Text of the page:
The Retention report in Mixpanel is designed to assess user engagement over a specified period of time. Retention of your users is critical to achieving product-market fit and sustainable long-term growth, and this report will help you understand how long users continue to come back and find value from your product.
Sample Questions you can Answer in Retention
Imagine your product is a B2B messaging application. You might use Retention to answer these sample questions:
- On average, how many users are still active after two weeks from signing up?
- What percent of all users are still sending messages after seven days?
- How has my 7 day messaging retention changed over time?
- What percent of users sent messages in 2, 3, or 4 distinct hours of the day?
Users enter into user cohort buckets based on when they first completed an action, and then subsequent date buckets based on when they came back and performed another action.
Retention calculations are based on unique users, not total event count.
Building your First Report
Building a report in Retention takes just a few clicks, and results arrive in seconds. Let's build a simple report together. Continuing the B2B messaging example, imagine you wanted to answer the following question:
Which onboarding variant promotes the best retention after signup, for users on iOS?
Step 1: Choose Events
Events are the basic building block of a Retention report. In this case, since we want to know retention after signup, choose "Sign Up" in the first event slot. Then, we want to know if users are coming back and using the product, so choose "Any Event" in the second event slot. At this point, your query should look like this:
Step 2: Choose Filters
Filters exclude unwanted data. In this case, we only care about events performed on the iOS platform. Therefore, add a "Platform" filter, where Platform equals "iOS Native". At this point, your query should look like this:
Step 3: Choose Breakdowns
Breakdowns segment data into groups. In this case, we want to break our report down based on the various onboarding versions we're presenting to users. Therefore, add an "Onboarding Variant" breakdown. At this point, your query should look like this:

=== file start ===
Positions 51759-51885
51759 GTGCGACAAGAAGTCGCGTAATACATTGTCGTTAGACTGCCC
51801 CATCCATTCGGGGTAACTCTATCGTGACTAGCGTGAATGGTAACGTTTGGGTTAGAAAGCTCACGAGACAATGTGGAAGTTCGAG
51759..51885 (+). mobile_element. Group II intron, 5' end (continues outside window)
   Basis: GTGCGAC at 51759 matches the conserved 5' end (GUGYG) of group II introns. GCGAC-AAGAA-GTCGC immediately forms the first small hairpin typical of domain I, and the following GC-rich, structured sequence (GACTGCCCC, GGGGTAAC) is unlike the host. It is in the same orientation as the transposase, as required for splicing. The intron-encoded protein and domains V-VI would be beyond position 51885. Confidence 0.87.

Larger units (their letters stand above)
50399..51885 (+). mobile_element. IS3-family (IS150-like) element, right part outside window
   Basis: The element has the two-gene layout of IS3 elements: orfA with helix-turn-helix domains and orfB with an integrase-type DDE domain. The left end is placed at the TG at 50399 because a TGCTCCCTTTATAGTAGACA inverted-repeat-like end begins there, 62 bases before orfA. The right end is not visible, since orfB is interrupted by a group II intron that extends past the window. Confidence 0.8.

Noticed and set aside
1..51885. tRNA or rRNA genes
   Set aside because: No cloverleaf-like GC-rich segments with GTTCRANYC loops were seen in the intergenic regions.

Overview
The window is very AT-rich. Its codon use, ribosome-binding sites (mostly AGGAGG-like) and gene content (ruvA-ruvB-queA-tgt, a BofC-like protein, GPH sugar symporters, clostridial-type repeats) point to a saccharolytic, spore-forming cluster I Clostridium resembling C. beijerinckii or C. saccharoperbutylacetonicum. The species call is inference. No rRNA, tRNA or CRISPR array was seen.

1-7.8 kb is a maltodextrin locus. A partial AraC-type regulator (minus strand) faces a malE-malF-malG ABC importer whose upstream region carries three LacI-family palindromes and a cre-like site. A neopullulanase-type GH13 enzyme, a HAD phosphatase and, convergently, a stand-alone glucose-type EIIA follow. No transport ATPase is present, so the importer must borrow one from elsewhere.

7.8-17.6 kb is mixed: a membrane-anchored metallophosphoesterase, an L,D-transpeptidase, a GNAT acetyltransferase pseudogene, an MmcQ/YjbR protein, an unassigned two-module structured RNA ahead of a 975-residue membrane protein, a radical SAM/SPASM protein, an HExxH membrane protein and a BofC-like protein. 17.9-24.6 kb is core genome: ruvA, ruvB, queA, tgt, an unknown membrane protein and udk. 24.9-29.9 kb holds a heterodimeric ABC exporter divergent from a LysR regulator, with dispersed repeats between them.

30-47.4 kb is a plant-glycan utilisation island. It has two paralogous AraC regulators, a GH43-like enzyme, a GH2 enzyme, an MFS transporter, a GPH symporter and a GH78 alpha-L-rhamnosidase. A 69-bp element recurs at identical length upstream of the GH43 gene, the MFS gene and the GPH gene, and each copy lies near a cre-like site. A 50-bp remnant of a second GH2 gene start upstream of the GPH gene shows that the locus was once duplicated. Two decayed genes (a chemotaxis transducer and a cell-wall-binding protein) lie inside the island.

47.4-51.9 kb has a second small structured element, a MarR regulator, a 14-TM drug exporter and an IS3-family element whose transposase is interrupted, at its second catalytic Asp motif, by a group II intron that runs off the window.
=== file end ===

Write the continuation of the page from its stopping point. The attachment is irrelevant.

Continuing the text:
Congratulations, you've constructed your first Retention query! Now, it's time to examine the results.
By default, Retention displays a single, multi-part chart type to visualize retention data. It displays retention data as both a line chart, and a table. Data is identical between the two, but while the line chart provides a visual representation of users becoming inactive over time, the table provides a heat map to show which groups have the best retention. In this case, we can select Retention Table to see which onboarding variant yielded the best results. Your report should look like this:
The report also offers a Retention Trends visualization to observe any changes in a particular retention bucket over time.
Now that you've constructed the query, and chosen the ideal chart type, you can easily answer the original question. Finally, save the report for later via the controls at the top right of the report.
While this article covers the basics of the Retention report, you can learn more about its capabilities in the following additional articles:
- Types of Retention Calculations - learn the difference between N-Day and Unbounded retention
- Build a Retention Report - learn to use the advanced features of the Retention report
- Interpret a Retention Report - learn how to read the results of your Retention report
- Use Cases for Retention - learn more reasons to use Retention
- Frequency Best Practices - learn to use the Frequency component of the Retention report